CAD/CAM Exhibitors: a Look at Their Systems and What's Coming Down the Pike
Posted Apr 28, 2011, Published 2005-11-01
Thanks to the growing popularity and acceptance of CAD/CAM technology, the product landscape is changing rapidly. New equipment manufacturers have entered the marketplace. Established manufacturers are adding components to their systems to give users more purchase options and lower-priced equipment. There are new substructure materials being introduced as well as a wealth of veneering porcelains with coefficients of thermal expansions specific to the substructure materials.
But these developments also create a challenge for owners and managers because they have more technology to learn and compare. Attendees at the DLOAC's 2nd annual CAD/CAM Technology Symposium and Expo in California in October had a chance to learn first-hand about the product developments in the marketplace. In addition to the exhibit hall in which attendees could test drive CAD/CAM systems, there were manufacturer presentations offering overviews of their systems, as well as a look at new developments on the horizon.
Here are some of the highlights (note: LMT is only reporting on the CAD/CAM systems and companies that were present at the DLOAC meeting):
Cerasys System. A new player in the marketplace, this in-house CAD/CAM system was developed in conjunction with Imesa Dental Laboratory, Santa Fe Springs, California. President Tim McKimson, Cerasys America, explained that the system fabricates up to eight-unit restorations for anterior applications and can mill 20 units in eight hours. Designed for the small- to mid-sized lab, the system costs $49,500; you can also purchase an additional scanner for $15,000; the company also sells its own pre-sintered, 95% zirconia oxide blocks, Cerasys-ZR. "We offer three different block sizes that are affordably priced. Material costs average about $20 per unit," said McKimson.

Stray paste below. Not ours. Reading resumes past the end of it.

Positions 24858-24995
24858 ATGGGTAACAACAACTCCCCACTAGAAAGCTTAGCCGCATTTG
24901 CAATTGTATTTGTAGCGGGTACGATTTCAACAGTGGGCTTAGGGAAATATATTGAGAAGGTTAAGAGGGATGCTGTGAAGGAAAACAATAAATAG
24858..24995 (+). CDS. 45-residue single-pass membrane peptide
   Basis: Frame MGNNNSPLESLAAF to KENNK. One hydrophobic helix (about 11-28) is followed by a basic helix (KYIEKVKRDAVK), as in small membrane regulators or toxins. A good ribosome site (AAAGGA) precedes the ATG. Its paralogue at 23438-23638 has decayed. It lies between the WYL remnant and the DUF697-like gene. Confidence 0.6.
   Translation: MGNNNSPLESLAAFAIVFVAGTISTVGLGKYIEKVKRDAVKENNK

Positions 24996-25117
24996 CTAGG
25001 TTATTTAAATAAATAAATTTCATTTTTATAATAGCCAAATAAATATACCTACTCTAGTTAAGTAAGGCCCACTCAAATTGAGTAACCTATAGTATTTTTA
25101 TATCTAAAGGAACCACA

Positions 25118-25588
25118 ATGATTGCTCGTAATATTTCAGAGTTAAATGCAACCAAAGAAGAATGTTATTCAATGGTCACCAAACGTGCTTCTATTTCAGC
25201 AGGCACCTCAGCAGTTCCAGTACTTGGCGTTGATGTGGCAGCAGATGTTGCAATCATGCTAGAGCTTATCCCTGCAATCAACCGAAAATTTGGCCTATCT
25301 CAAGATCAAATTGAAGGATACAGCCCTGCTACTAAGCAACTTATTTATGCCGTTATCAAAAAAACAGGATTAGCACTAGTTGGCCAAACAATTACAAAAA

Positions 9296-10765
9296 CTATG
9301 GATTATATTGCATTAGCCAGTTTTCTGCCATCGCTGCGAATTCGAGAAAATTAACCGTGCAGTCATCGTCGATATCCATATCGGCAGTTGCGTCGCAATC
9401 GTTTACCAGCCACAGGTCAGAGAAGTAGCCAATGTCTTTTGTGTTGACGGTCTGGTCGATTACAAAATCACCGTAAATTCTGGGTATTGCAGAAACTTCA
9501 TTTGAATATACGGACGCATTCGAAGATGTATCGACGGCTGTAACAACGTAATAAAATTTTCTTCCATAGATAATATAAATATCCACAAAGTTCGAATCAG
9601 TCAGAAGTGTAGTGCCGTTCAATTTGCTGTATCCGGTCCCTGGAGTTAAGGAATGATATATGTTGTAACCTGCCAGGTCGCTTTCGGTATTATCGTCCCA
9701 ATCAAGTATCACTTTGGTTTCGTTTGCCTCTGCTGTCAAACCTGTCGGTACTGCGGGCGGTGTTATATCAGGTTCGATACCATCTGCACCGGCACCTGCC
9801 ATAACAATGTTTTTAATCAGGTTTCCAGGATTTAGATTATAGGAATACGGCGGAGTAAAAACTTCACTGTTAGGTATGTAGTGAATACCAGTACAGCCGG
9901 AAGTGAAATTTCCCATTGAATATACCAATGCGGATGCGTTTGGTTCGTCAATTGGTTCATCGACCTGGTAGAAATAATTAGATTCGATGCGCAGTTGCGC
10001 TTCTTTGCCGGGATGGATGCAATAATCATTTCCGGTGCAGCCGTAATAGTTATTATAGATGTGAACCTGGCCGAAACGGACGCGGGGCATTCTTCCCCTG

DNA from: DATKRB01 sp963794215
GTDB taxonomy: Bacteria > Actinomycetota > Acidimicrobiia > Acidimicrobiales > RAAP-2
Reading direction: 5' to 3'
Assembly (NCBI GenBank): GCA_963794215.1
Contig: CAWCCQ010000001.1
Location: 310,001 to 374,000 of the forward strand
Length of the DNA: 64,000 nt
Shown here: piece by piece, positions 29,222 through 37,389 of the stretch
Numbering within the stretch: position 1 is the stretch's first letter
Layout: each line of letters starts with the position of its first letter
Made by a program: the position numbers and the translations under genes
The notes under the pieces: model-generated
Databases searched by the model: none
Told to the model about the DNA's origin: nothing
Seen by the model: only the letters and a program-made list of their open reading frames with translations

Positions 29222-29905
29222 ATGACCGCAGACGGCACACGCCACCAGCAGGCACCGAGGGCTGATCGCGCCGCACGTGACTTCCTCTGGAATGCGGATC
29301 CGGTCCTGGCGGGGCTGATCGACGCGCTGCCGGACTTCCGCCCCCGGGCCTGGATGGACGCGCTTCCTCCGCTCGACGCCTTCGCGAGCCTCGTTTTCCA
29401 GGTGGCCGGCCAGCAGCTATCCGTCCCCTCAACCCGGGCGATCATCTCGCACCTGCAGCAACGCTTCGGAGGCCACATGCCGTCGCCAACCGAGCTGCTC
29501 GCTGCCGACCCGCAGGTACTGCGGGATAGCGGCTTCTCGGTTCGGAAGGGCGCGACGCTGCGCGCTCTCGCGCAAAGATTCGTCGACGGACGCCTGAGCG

Cercon System. Vince Tauro, Dentsply Prosthetics' west coast manager of technical resources, described the Cercon Art, the new CAD component of the Cercon system. The original system--now referred to as Cercon Classic--was a CAM-only system, meaning the technician made the waxup and then used the Cercon Classic to scan and mill zirconia single units and bridges. Cercon Art is a scanner used for virtual design and eliminates the need for manual waxup. Currently, Cercon Art is only for single units but by the spring, it will be able to scan bridges.
Cerec inLab. Lab owner Ed Flocken, CDT, Henderson, North Carolina, described his "life-changing" experience with Sirona's Cerec inLab (which is distributed through Patterson Dental Supply). "My lab has been totally metal-free for two years and my income has doubled thanks to CAD/CAM," said Flocken. "The future of dentistry lies in the technology today." He has recently purchased the company's latest addition to the system, the inEos Dental Digitizer, which he referred to as "my new employee that has reduced my labor costs by 35-40% because of its rapid scanning capabilities." The system can be used to fabricate copings, bridge frameworks, inlays, onlays and crowns from Vita InCeram Alumina, Spinell and Zirconia, Patterson's ProCad and Ivoclar Vivadent's new IPS e.max.
Etkon Dental CAD/CAM. Used in Europe for over five years, etkonUSA was launched in the spring of 2005 with the Central Milling Center beginning production for the U.S. market in September. It can be used to mill inlays, onlays, Maryland bridges, telescoping and full contoured crowns and up to 16-unit roundhouses in virtually any material but "the company is focused on the four materials of the future: titanium, chrome cobalt, plastic polymide for temporaries and zirconium oxide," said Peter Parsinen, president. The laboratory only buys the scanner, which costs $26,900, and the milling is done at Etkon's milling center in Arlington, Texas (Dallas/Fort Worth area).